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The Schmooze

The Dreidel Fidget Spinner Is Here — Just In Time For Hanukkah

According to the story of Hanukkah, the Maccabees fought against forced assimilation to Hellenist culture. Now 2017 has us asking…is a little assimilation so bad?

Assimilation has brought us things like matzo-ball ramen, Jewish baseball players, and heck, even presents on Hanukkah. Now, it’s brought us something even better:

The Fidget Dreidel.

Like latkes and apple sauce, the fidget dreidel is a match made in heaven. Combining the wildly popular fidget spinner toy (originally created with the intention of distracting Palestinian boys from throwing rocks at Israeli cars) and the classic dreidel, the Fidget Dreidel brings Hanukkah entertainment into modernity. Inventor Michael Krimsky,an acupuncturist living in Jerusalem, says the idea came to him when he first saw the wildly popular fidget spinners in use in a classroom. “I made a prototype out of construction paper, chopsticks, and two metal washers,” he laughs.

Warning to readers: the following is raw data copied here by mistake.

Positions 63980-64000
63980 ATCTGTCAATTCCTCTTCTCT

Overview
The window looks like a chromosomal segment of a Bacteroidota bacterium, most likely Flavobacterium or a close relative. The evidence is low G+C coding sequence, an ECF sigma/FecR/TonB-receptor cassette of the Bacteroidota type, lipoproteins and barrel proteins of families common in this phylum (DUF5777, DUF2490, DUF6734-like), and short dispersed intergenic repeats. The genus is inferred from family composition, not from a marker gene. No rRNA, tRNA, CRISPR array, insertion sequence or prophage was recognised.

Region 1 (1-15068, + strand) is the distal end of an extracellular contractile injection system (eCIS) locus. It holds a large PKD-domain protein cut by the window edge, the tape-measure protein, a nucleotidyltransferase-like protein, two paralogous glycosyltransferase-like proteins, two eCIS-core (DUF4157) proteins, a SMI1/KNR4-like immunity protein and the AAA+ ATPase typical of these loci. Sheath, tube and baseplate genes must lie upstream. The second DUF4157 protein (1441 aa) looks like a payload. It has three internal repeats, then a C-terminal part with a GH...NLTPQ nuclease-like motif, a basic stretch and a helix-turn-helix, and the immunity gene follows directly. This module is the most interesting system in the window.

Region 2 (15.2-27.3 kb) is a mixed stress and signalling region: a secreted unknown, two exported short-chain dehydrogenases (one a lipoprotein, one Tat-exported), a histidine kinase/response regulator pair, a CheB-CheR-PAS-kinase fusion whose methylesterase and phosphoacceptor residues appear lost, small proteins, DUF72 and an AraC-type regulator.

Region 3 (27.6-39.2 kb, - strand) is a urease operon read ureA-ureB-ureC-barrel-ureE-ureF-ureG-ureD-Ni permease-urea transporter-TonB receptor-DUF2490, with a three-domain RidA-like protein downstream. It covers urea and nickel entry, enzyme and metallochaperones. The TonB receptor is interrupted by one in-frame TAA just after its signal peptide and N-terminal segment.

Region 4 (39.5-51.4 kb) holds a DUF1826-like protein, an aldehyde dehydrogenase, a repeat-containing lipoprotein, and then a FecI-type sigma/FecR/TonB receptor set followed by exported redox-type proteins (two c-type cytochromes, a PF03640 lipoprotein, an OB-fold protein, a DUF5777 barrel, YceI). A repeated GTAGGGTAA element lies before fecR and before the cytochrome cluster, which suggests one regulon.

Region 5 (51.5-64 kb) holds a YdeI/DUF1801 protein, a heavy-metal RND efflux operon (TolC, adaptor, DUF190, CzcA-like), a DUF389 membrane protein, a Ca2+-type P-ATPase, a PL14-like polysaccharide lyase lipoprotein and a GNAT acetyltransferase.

Krimsky worked with a graphic designer to create “the first universal dreidel”. With “nun, gimmel, hey, shin” on one side of each dreidel (indicating, “A Great Miracle Happened There”) and “nun, gimmel, hey, pey” on the other side (indicating, “A Great Miracle Happened Here”), the dreidel can be accurately used in Israel or in the diaspora. The Hanukkiah in the center of the spinner functions as a pointer, with a shamash that indicates the winning letter. Since finding a manufacturer who makes custom spinners, Krimsky has sold over 9,000 Fidget Dreidels. “I went from thinking that I was going to fail at this idea completely and spending the majority of my savings on it, to it finally being really miraculous,” he says. “I feel like my Hanukkah miracles are coming in early this year.”

The impossibly addictive spinners are $18 (chai!) for a set or $12 individually online, and a Kickstarter to keep manufacturing going is up for five more days.

Never has Hanukkah gambling been trendier. Nun, gimmel, hey, spin – a great miracle happened yet again in Israeli innovation.

Image by Courtesy of Michael Krimsky

Jenny Singer is a writer for the Forward. You can reach her at [email protected] or on Twitter @jeanvaljenny

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